In fact, for all Laurent’s blue-collar realness, this might be the most cerebral role that Lindon has taken on for Brizé — it is certainly his most talkative. And it is this turn that is the main element that sets “At War” apart from similarly-premised recent titles such as Michele Placido’s 2016 film “7 Minutes” or Pedro Pinho’s more surreal but no less socially aware “The Nothing Factory.” While never attaining the heights of grace and thrilling compassion that informed the desperately moving “The Measure of a Man,” Lindon remains an electric presence, whose strength Brizé seems to innately understand right until that final, cheapening coda. Amid the aesthetics of industrial decline that are depressingly familiar — parked forklifts, deserted factory floors, machines that are cold to the touch and do not whirr — the chief value of the impassioned but slightly flavorless “At War” is that it gives Lindon another opportunity to wear the undersung virtue of ordinary, rough-hewn decency the way a superhero might wear a cape.

Film Review: 'At War'

Reviewed at Cannes Film Festival (competing), May 12, 2018. Running time: 114 MIN. (Original title: "En Guerre")

Production: (France) A Diaphana (in France) presentation of a Nord-Ouest production in co-production with France 3 Cinema in association with La Banque Postale Image 11, Cofinova 14. (International sales: MK2, Paris.) Producers: Christophe Rossignon, Philip Boeffard. Executive Producer: Eve Francois-Machuel.

Crew: Director: Stéphane Brizé. Screenplay: Brizé, Olivier Gorce. Camera (color, widescreen): Éric Dumont. Editor: Anne Klotz. Music: Bertrand Blessing.

With: Vincent Lindon, Mélanie Rover, Jacques Borderie, David Rey, Olivier Lemaire, Isabelle Rufin, Bruno Bourthol, Sébastien Vamelle, Jean-Noël Tronc, Valérie Lamond, Guillaume Daret, Jean Grosset, Frédéric Lacomare, Anthony Pitalier, Séverine Charrié, Romain de Boissieu, Marie Nadaud, Rachid Mamlous, Grégoire Ruhland, Daphné Latour, Guillaume Draux, Letizia Storti, Carole Bluteau, Cédric Personeni, Laurent Boukhari, Gilles Dorbes, Cédric Dayraud, Stéphanie Pietrois, Rachid Haryouli, Jean-Claude Laugeois,Pieter-Jan Peeters, Martin Hauser, Marie-Hélène Fournier, Laurent Bruneau, Teddy Perrot, Michel Freyne, Emma Monnoyeur.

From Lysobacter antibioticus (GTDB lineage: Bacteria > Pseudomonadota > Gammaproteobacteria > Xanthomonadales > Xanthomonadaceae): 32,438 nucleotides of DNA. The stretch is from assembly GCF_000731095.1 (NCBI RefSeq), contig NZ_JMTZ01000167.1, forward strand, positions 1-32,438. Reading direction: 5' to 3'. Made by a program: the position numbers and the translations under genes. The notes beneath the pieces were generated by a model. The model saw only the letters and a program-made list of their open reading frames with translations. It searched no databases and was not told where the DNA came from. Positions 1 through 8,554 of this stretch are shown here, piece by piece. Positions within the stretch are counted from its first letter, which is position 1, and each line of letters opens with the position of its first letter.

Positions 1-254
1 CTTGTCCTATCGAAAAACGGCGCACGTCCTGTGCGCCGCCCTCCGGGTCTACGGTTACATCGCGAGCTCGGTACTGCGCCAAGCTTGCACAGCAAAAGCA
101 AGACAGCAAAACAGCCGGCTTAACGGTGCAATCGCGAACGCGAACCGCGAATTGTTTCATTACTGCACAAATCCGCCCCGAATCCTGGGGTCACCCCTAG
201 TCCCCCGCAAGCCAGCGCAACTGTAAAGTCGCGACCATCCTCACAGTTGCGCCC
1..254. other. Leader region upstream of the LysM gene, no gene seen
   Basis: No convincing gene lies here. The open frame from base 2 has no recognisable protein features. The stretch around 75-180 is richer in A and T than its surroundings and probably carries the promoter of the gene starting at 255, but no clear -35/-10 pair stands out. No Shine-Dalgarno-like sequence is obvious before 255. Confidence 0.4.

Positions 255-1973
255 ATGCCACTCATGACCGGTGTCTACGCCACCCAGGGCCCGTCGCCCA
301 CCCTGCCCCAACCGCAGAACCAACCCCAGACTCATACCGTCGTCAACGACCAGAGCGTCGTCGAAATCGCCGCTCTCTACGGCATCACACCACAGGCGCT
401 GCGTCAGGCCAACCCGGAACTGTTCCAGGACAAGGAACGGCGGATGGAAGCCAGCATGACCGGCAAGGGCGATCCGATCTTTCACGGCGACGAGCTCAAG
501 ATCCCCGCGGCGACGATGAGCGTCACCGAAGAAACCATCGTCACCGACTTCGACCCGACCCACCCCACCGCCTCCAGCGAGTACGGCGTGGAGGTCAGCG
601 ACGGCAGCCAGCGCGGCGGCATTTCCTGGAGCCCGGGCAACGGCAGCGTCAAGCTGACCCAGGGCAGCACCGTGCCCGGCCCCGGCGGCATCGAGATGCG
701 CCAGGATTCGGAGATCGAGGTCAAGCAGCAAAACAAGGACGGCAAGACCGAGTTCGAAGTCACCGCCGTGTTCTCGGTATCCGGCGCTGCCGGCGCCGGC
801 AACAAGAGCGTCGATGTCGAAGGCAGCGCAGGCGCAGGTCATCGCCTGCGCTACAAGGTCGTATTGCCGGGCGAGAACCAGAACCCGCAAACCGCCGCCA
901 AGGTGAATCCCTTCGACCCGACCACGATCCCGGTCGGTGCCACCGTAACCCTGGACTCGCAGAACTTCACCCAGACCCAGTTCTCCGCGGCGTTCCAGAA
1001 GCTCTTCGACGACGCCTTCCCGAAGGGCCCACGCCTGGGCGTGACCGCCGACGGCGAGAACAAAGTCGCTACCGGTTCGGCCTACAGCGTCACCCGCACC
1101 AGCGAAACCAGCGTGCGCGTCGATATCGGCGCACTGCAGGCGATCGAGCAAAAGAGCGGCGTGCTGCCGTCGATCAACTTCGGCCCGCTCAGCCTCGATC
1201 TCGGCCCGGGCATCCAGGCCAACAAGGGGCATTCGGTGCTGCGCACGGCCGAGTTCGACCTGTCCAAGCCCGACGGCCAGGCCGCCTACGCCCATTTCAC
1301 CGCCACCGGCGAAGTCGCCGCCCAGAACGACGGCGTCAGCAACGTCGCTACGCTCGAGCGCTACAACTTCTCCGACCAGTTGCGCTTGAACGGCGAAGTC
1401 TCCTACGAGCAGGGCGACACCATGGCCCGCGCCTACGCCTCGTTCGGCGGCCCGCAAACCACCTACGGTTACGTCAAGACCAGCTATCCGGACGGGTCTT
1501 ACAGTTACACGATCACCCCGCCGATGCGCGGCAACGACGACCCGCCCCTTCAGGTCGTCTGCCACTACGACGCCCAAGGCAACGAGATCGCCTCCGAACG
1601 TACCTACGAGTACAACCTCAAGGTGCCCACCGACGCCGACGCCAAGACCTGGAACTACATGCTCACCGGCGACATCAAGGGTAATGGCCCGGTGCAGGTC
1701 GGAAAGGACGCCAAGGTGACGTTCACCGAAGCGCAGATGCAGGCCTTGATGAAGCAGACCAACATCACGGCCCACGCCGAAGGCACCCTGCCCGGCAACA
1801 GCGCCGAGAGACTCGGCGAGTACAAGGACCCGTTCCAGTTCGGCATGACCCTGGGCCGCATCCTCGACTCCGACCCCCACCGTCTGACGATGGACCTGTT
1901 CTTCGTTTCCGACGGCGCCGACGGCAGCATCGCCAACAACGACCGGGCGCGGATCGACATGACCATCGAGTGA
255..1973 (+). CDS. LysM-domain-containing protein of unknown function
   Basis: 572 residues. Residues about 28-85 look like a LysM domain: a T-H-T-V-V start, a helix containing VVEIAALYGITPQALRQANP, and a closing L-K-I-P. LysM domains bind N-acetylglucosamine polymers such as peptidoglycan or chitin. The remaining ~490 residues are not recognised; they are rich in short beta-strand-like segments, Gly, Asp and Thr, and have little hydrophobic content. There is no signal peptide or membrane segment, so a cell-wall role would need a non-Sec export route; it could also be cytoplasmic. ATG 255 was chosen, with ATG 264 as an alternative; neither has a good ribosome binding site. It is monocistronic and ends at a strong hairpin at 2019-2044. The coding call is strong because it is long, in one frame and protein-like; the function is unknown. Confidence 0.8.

More Film

  • Sam Mendes

    Sam Mendes' World War I Drama '1917' Set for Awards-Season Launch on Christmas 2019

    Universal Pictures has given an awards-season release date of Dec. 25, 2019, to Sam Mendes’ World War I drama “1971.” Steven Spielberg’s Amblin Partners is producing “1917” through its DreamWorks Pictures brand. “1917” will open in limited release on Christmas Day then go wide two weeks later on Jan. 10, 2020. More Reviews Film Review: [...]

  • Ventana Sur Queer Latin Film Panel

    Ventana Sur: Panel Talks Merits, Setbacks in Latin Queer Cinema

    BUENOS AIRES — Four venerable professionals from the cinema world joined on Monday evening for Queer Cinema In Latin America, a frank discussion on Latin America’s role within the queer filmscape for Ventana Sur’s Industry conference series held at the UCA campus in Buenos Aires. Touching on advancements in character arc and notable achievements in [...]

  • Jennifer Lopez

    Jennifer Lopez 'Absolutely' Wants to Direct Film and Television

    Jennifer Lopez epitomizes the phrase “she’s done it all” — but there’s still more that the superstar would like to do. Lopez recently directed her first music video, “Limitless,” the track featured on her new rom-com “Second Act,” and it seems the multi-hyphenate has caught the directing bug. More Reviews Film Review: 'Dumplin'' Film Review: [...]

  • The favourite Movie

    Olivia Colman to Be Honored by Palm Springs Festival for 'The Favourite'

    “The Favourite” star Olivia Colman will receive the Desert Palm Achievement Award by the Palm Springs International Film Festival. The award will be presented by her co-star Emma Stone at the festival’s awards gala on Jan. 3 at the Palm Springs Convention Center. The festival, now in its 30th year, runs from Jan. 3 to [...]

  • Oscars Oscar Academy Awards Placeholder

    Motion Pictures Academy Announces Scientific and Technical Awards

    The Academy of Motion Picture Arts and Sciences has announced nine scientific and technical achievements, represented by 27 individual recipients, to be honored at the annual Scientific and Technical Awards Presentation Feb. 9 at the Beverly Wilshire Hotel in Beverly Hills, Calif. In addition, Curtis Clark will be receiving the John A. Bonner Award for his service [...]

More From Our Brands

Access exclusive content